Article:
Published by Interweave Press on April 1, 2008
Genres: Crafts, Nonfiction
Source: the library
Purchase: Amazon | Book Depository | Bookshop
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For knitters, crocheters, and weavers ready to make their own yarn, this handy guide provides detailed instructions for spinning both on a spindle and a wheel, and offers a special section devoted to troubleshooting and wheel maintenance that keeps projects on track. It offers a comprehensive look at the various available fiber options, choosing and preparing each type of fiber for use, and crafting these materials into ready-to-work pieces. A final chapter on the various uses of spun yarn focuses on project planning, with definitions and context for measuring wraps per inch, determining yards for specific projects, and choosing a yarn size.
This is the basic “intro to spinning” book that I’ve been looking for. The subtitle is “Everything You Need to Know to Make Great Yarn,” and the book lives up to both title and subtitle—not that you couldn’t go a lot deeper, once you get started, but this book covers everything a beginning spinner needs to know.
The book is clearly written, informative, and filled with photographs that illustrate equipment, wool and prepared fiber types, and spinning and drafting techniques. Ms. Casey starts out with an introduction to wool, explaining qualities like staple length, microns, crimp, and so on, and how these differ from breed to breed, before covering some of the most common forms of commercially-prepared wool (roving, combed top, sliver, and batts) as well as hand-carded rolags. She then defines the vocabulary of spinning, covers the general types of spindles and explains how to use a drop spindle. She identifies all the parts of a spinning wheel, explains the differences between scotch and irish tension, single and double drive, and offers examples of a variety of bobbins, flyers, and wheels from several manufacturers. She discusses in detail how to spin using a spinning wheel, offers clear explanations (with accompanying photographs) of various drafting techniques, talks about how to recognize and avoid over- and under-twist, gives several options for plying (including one for plying on a spindle), and goes into how to skein your plied yarn and wash to set the twist. She lays out the differences between spinning “woolen” or “worsted,” The author even offers some thoughts on using your handspun yarn. Finally, two appendices discuss, although in less depth, how to choose, wash, prepare (card), and store a fleece, and how to maintain your spinning wheel.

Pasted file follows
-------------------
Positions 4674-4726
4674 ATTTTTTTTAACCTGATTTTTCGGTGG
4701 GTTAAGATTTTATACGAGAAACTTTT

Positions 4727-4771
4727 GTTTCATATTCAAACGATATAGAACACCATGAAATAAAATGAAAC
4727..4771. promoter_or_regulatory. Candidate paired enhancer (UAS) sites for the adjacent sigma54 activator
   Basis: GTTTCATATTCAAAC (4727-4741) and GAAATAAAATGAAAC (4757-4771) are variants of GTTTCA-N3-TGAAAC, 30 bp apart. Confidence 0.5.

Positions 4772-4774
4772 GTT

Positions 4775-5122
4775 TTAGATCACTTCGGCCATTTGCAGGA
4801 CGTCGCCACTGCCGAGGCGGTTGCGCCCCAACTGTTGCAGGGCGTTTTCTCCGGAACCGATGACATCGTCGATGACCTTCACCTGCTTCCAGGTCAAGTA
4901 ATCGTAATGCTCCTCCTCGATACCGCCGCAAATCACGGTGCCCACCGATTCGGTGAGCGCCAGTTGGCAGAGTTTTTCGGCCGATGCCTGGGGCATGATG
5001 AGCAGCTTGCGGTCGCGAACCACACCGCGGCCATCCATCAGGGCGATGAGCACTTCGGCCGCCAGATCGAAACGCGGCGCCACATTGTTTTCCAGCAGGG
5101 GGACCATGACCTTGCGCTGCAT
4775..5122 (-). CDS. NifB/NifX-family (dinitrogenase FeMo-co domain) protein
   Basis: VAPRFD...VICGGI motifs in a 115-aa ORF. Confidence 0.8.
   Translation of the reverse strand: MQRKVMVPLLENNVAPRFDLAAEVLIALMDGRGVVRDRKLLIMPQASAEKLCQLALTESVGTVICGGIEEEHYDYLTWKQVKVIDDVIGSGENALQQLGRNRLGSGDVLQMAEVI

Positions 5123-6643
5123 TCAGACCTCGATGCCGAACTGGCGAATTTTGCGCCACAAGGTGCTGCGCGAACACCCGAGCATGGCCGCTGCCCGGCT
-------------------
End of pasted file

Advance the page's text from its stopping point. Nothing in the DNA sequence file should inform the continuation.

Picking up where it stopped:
After a year and a half of spinning (albeit not as frequently or diligently as I would wish), I’m not exactly a novice, but I’m still enough of a beginner to find Start Spinning extremely useful. I borrowed it from the library, but I will be adding it to my fiber-arts bookshelves as soon as I can find a copy.
Reading this book contributed to these challenges:
- Library Love Challenge 2019
- POPSUGAR Reading Challenge 2019
- The Backlist Reader Challenge 2019